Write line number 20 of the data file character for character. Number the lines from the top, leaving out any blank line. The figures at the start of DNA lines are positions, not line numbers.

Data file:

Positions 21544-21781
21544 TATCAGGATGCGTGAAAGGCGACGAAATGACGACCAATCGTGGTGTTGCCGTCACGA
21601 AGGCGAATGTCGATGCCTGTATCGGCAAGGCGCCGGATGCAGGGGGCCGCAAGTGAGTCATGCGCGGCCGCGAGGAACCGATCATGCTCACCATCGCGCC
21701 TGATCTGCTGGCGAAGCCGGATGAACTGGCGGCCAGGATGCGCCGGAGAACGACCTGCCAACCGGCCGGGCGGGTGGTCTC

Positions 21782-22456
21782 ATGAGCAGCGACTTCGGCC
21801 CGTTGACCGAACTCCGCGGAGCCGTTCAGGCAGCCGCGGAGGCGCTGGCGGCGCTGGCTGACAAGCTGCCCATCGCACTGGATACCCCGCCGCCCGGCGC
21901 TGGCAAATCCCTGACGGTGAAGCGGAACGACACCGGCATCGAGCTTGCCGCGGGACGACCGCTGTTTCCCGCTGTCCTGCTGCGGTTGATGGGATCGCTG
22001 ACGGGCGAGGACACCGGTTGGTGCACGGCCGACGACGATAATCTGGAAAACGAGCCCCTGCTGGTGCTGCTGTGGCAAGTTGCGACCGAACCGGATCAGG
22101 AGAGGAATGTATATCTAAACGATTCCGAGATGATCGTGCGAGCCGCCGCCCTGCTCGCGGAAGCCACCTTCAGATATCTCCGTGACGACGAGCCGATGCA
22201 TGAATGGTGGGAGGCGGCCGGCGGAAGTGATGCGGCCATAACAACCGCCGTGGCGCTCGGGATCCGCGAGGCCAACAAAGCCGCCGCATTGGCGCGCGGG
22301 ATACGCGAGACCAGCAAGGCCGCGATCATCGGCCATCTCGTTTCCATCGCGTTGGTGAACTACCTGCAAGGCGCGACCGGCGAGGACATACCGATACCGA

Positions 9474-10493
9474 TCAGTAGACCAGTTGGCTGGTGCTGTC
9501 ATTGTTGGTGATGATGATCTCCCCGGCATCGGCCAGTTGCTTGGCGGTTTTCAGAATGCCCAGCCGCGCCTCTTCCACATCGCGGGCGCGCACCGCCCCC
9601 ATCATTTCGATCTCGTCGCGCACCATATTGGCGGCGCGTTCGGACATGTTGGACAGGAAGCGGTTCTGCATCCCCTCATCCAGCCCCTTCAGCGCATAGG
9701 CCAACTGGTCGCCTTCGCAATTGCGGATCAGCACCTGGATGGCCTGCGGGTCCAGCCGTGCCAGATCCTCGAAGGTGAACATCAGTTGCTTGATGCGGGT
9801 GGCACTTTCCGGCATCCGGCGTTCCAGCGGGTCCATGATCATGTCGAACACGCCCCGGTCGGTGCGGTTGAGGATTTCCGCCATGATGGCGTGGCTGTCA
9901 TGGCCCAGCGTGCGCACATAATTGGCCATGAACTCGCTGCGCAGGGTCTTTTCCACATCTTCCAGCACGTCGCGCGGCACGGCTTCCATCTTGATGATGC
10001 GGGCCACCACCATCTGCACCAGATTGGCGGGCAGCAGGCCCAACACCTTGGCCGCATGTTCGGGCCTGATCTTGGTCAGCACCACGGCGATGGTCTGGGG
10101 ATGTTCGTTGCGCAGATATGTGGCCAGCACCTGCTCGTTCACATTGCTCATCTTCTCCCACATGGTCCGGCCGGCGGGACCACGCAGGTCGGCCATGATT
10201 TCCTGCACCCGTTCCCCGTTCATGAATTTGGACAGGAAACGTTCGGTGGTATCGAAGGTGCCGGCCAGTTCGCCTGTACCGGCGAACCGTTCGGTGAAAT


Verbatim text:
10001 GGGCCACCACCATCTGCACCAGATTGGCGGGCAGCAGGCCCAACACCTTGGCCGCATGTTCGGGCCTGATCTTGGTCAGCACCACGGCGATGGTCTGGGG